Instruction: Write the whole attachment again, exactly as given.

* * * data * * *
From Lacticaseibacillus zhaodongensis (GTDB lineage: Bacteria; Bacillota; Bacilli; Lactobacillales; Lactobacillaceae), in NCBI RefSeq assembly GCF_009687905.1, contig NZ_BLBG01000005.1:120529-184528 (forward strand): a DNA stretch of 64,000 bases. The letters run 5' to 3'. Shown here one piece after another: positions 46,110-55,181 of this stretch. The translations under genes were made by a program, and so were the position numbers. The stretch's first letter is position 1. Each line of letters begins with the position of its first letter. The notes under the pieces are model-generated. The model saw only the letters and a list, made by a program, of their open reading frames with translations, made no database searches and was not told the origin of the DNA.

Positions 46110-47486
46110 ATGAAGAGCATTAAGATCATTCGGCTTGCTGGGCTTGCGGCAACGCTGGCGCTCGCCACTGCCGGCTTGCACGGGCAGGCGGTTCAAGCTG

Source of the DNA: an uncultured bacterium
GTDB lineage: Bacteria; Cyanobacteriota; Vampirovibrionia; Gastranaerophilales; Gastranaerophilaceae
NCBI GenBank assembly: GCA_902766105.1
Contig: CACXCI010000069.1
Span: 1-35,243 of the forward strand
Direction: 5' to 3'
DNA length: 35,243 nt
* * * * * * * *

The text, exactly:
From Lacticaseibacillus zhaodongensis (GTDB lineage: Bacteria; Bacillota; Bacilli; Lactobacillales; Lactobacillaceae), in NCBI RefSeq assembly GCF_009687905.1, contig NZ_BLBG01000005.1:120529-184528 (forward strand): a DNA stretch of 64,000 bases. The letters run 5' to 3'. Shown here one piece after another: positions 46,110-55,181 of this stretch. The translations under genes were made by a program, and so were the position numbers. The stretch's first letter is position 1. Each line of letters begins with the position of its first letter. The notes under the pieces are model-generated. The model saw only the letters and a list, made by a program, of their open reading frames with translations, made no database searches and was not told the origin of the DNA.

Positions 46110-47486
46110 ATGAAGAGCATTAAGATCATTCGGCTTGCTGGGCTTGCGGCAACGCTGGCGCTCGCCACTGCCGGCTTGCACGGGCAGGCGGTTCAAGCTG

Source of the DNA: an uncultured bacterium
GTDB lineage: Bacteria; Cyanobacteriota; Vampirovibrionia; Gastranaerophilales; Gastranaerophilaceae
NCBI GenBank assembly: GCA_902766105.1
Contig: CACXCI010000069.1
Span: 1-35,243 of the forward strand
Direction: 5' to 3'
DNA length: 35,243 nt